It is generally accepted now that the ship was carrying arms destined for Britain and her Allies. This fact alone made the ship a legitimate target for a U-boat, particularly when the British blockade of the German fleet was an attempt to starve Germany out and, for some time, it seemed to account for the speed with which Lusitania sank. The explosion caused by the German torpedo was immediately followed by a far bigger explosion and, though nowadays it is believed that this was due to the torpedo igniting coal dust or one of the engines, for a while it was thought that it was due to the igniting of the hidden arms. In a scene reminiscent of the bombing of an Iraqi hospital, which was said to be built over one of Saddam’s arms depots, the innocent passengers were basically used as a human shield. Of course, the killing of civilians (including children and citizens of a neutral country) cannot be excused but I believe that the greater guilt lies not with Walter Schwieger, who captained the U-boat, but with Britain’s First Lord of the Admiralty – Winston Churchill.
Churchill – the man who wrote, when millions of people were dying: “I LOVE this war!” - had sent several ‘top secret’ memos saying that it would be ideal if American ships could be enticed into the areas where U-boats were operating, so that they would be sunk and America would join the Allies. He did not care how many people were killed as long as he succeeded in his war game. Captain Schwieger, on the other hand, had sunk several ships but had always given the crews time to escape. Only days before sinking Lusitania, he surfaced before firing a torpedo at another vessel so that the crew would see him, abandon ship and make their way to safety before they were struck. No one was killed. When he saw Lusitania, he was aware that the ship had sufficient lifeboats for all the passengers. He also knew that a ship like that would take a long time to sink (Titanic took two hours) and, since they were very close to the Irish coast, the passengers would have time to make their way to the shore. In fact, due to the second explosion, the ship listed, rendering half the lifeboats useless and in the ensuing panic, other lifeboats were dropped too hastily into the sea and capsized. The whole ship sank in less than twenty minutes.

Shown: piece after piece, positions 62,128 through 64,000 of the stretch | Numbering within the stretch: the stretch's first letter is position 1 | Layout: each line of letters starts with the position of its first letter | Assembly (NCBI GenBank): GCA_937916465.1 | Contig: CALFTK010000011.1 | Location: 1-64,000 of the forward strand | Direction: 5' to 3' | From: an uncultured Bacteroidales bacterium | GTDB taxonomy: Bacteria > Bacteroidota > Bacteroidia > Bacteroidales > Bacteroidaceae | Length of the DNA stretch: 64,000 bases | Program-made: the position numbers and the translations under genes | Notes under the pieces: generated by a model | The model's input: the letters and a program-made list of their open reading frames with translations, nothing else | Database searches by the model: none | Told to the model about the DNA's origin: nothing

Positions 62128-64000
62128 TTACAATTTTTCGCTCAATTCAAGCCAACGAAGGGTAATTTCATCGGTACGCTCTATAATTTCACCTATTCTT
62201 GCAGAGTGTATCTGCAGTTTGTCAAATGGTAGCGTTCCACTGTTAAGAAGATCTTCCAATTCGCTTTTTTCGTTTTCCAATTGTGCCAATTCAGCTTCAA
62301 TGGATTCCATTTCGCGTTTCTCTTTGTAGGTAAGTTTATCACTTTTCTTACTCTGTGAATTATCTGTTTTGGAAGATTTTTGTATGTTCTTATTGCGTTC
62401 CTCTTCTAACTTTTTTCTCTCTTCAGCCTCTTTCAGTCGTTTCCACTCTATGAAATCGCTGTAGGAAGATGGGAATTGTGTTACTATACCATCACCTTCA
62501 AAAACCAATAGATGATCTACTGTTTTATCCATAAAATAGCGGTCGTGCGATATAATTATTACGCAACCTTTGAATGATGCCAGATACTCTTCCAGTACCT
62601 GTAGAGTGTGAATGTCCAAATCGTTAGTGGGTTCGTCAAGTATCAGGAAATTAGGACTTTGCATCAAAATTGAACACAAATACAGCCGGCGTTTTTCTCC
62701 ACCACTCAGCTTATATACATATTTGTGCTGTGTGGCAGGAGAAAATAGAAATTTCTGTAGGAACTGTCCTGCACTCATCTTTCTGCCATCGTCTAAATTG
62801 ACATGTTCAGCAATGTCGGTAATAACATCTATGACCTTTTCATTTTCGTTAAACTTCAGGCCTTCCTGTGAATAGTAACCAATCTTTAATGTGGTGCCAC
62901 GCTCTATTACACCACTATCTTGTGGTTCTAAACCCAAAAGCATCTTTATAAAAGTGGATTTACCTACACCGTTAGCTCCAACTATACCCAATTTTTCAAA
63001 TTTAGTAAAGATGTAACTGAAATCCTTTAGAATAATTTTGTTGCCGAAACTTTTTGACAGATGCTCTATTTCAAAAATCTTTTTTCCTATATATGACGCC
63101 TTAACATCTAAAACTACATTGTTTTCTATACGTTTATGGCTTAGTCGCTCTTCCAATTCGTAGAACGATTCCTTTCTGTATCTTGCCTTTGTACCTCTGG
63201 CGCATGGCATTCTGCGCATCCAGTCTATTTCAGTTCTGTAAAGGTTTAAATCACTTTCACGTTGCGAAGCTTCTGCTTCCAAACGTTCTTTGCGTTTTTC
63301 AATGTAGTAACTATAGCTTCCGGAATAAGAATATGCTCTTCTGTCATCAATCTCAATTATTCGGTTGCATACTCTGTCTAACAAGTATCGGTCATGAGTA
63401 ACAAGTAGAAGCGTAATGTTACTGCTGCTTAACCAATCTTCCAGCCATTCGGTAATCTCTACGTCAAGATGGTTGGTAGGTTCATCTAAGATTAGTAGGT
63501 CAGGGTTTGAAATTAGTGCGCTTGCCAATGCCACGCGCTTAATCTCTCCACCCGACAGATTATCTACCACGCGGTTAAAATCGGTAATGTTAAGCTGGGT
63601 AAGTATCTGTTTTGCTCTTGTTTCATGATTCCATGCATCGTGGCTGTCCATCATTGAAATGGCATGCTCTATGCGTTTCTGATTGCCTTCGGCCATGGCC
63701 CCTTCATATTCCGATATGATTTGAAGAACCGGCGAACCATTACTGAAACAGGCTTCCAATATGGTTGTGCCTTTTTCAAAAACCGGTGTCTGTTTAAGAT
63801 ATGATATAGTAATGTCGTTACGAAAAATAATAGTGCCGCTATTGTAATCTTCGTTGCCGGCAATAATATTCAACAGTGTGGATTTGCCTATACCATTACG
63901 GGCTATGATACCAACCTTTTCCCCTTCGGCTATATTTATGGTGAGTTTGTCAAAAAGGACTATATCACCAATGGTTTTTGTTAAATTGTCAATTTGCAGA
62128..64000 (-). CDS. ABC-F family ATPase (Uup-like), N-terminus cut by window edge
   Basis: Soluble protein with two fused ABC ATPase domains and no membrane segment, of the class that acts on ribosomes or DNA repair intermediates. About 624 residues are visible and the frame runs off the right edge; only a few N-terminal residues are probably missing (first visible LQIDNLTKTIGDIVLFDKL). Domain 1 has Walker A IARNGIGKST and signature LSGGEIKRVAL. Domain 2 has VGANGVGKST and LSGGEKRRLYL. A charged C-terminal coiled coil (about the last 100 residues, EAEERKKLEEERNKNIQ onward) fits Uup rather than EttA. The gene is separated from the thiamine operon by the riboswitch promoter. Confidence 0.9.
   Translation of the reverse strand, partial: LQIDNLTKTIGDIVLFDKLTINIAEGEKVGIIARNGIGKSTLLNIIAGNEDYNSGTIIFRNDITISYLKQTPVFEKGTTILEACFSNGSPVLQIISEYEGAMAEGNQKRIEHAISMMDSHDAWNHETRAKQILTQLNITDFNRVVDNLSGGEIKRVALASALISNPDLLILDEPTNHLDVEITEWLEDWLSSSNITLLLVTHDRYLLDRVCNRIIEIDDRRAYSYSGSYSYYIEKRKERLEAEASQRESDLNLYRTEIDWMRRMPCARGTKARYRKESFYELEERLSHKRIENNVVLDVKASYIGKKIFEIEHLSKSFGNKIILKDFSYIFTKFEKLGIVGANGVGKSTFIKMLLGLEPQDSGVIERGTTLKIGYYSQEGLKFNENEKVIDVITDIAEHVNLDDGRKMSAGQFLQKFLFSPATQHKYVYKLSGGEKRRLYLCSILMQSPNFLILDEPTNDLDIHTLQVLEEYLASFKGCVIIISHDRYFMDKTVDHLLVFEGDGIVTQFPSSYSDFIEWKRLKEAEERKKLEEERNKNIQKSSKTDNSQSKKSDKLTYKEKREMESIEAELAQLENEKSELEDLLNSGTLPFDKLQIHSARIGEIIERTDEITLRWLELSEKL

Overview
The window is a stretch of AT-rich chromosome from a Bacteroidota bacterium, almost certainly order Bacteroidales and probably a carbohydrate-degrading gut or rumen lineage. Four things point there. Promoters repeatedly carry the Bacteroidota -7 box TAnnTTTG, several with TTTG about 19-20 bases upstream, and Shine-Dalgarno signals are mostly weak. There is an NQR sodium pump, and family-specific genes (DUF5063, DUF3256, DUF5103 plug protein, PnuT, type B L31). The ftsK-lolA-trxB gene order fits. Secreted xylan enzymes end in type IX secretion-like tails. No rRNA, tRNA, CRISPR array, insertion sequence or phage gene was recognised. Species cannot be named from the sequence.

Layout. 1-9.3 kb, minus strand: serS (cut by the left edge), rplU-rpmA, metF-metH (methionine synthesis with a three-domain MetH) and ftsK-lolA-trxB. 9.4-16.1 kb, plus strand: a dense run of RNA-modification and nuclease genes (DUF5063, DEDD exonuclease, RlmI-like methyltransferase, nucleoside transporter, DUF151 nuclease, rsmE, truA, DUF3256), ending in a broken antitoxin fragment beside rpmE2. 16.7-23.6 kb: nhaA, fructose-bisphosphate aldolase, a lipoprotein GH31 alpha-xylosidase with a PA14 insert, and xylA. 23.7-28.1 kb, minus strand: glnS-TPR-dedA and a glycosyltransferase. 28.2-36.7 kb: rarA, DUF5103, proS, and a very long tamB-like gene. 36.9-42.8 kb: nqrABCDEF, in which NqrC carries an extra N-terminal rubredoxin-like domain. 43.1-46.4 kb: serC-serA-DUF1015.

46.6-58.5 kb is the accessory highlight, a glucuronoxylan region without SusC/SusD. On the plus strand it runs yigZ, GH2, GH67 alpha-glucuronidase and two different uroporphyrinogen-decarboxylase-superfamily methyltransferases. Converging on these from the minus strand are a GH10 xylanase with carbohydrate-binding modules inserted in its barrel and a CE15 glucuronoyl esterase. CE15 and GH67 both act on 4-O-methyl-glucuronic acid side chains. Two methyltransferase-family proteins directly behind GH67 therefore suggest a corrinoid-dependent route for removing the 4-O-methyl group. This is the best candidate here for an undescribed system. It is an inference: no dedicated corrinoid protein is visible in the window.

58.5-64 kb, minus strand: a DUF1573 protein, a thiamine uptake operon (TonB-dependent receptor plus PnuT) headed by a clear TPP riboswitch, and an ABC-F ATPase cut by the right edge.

A couple of weeks before the ship left New York, the German Embassy in Washington posted a notice warning that all ships bearing the British flag were liable to be attacked. Several prominent bankers also received specific telegrams from some ‘unknown’ source, telling them quite specifically that Lusitania would be torpedoed. Some of them cancelled their passage.
A British battleship, Juno, had been patrolling the waters and could have served as an escort to Lusitania but this ship was recalled to port and no alternative was sent out. British intelligence was aware that the U-boat was operating but no specific warning was sent by Churchill. Lusitania was capable of great speed and could have out-sailed any U-boat, but the owners had ordered the captain to use only some of her engines in order to save fuel, and for the same reason the ship did not zig-zag as others did to make a torpedo attack virtually impossible. Basically, Lusitania was a sitting duck.
The evening before the attack, King George V asked an ambassador whether the USA would enter the war if a U-boat sank Lusitania. Churchill then went on holiday. Who was to blame for the murder of over a thousand people? Who was the real – and more cowardly – aggressor?